Breadline Europe: The Measurement of Poverty

Breadline Europe: The Measurement of Poverty

Breadline Europe: The Measurement of Poverty

Breadline Europe: The Measurement of Poverty

Synopsis

The governments of 117 countries agreed at the World Summit on Social Development to prepare annual national anti-poverty plans. Two measures in particular were recommended for absolute and overall poverty. This book examines poverty in Europe within this agreed international framework.

Excerpt

This book has a single purpose: to provide the best scientific and international basis for the analysis and reduction of poverty. If considered to be even partly successful, it will have immense practical value. Since 1990, the World Bank and most of the other international agencies, like an increasing number of governments, including that of the uk, have emphatically committed themselves to the eradication of poverty . But the basis of all their work badly needs overhaul and concerted verification.

In serving this purpose the book has a special feature. It demonstrates that there is far more important research into the problem of poverty going on in many countries of Europe than the international agencies and national governments admit or even realise. Knowledge of the striking advances that have been made deserves to be spread among other countries, within as well as outside Europe. This is particularly true of the countries of Eastern Europe, including the westernmost territories of the former Soviet Union.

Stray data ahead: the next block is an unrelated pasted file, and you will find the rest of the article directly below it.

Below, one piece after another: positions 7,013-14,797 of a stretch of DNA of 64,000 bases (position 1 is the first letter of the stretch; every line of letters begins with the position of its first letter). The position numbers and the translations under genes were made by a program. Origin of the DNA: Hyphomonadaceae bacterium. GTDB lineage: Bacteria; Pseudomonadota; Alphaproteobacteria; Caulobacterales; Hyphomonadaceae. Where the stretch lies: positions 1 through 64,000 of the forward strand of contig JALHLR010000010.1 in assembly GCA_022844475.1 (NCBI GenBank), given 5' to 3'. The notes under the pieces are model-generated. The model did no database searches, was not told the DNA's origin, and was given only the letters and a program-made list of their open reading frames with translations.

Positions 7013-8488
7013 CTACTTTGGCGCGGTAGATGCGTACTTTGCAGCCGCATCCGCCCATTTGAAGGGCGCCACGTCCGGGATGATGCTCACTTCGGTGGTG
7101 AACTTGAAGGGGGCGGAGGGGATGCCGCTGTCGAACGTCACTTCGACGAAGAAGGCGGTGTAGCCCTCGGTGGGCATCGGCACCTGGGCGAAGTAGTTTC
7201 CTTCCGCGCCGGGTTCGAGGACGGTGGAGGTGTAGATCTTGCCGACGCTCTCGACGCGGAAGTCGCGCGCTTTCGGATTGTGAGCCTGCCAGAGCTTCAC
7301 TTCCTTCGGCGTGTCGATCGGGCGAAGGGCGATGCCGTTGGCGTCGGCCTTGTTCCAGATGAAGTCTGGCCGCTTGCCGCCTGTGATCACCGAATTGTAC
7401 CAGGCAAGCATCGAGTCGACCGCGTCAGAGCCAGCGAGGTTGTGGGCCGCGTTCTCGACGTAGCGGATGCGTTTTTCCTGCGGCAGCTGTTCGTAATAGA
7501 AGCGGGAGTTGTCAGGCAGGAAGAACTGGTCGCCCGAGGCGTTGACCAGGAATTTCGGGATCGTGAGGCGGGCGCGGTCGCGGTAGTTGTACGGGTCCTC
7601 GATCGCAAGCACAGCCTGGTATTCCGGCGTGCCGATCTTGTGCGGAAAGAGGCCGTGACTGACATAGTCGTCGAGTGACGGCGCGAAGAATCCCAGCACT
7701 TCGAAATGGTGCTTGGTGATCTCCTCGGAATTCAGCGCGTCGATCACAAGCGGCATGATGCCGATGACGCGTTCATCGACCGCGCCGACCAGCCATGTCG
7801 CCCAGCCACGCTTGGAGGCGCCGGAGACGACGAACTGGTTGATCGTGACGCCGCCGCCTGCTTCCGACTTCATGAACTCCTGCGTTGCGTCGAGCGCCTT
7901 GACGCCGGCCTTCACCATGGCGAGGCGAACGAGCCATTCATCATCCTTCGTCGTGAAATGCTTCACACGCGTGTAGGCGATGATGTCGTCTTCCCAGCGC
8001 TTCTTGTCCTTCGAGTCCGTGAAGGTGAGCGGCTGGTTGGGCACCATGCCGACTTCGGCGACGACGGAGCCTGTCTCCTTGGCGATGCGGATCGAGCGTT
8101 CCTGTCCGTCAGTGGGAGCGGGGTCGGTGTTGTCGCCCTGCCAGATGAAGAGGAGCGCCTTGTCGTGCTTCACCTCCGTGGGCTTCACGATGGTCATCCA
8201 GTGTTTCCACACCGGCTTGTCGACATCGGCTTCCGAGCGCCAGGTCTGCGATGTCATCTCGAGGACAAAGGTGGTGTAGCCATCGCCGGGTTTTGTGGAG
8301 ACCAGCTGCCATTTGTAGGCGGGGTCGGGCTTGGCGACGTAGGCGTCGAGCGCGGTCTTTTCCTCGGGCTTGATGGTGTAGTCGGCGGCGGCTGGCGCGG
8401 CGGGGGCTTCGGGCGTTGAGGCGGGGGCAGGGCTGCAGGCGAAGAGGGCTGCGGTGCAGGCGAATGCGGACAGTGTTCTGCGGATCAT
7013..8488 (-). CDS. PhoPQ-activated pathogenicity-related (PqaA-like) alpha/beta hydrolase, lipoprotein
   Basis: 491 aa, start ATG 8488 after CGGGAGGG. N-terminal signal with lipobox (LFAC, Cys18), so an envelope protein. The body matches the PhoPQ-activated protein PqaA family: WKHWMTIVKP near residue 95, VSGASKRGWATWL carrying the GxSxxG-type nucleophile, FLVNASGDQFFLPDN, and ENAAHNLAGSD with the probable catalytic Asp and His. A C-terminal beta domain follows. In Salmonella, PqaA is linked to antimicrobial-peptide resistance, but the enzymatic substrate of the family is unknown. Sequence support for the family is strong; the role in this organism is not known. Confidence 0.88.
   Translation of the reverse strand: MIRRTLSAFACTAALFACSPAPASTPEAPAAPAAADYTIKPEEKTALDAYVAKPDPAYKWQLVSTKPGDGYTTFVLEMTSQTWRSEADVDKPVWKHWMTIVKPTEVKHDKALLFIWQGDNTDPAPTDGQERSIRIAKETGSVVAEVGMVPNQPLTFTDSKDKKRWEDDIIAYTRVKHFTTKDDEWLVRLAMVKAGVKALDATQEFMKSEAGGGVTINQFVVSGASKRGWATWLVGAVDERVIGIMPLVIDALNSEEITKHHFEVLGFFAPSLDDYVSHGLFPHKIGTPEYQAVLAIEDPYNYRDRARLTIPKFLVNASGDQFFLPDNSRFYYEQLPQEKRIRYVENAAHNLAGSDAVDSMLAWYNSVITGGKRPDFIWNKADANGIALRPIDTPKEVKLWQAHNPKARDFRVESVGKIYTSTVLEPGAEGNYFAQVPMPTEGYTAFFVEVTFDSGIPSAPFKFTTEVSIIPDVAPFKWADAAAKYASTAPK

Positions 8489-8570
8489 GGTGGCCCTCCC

The origins of this book lie in collaborative European professional action in the mid-1990s. Initially, more than 70 leading social scientists from 14 European countries put their signatures to a public statement calling for immediate steps to be taken to improve the accepted meanings, measurement and explanation of poverty and pave the way for more effective policies (the introductory statement by the European Social Scientists – ‘An international approach to the measurement and explanation of poverty: statement by European Social Scientists’ – can be found at the end of this chapter). When welcoming their statement at its launch in the European Parliament, the Chairman of the ec Committee on Social Affairs acknowledged that the problem was growing . More . . .

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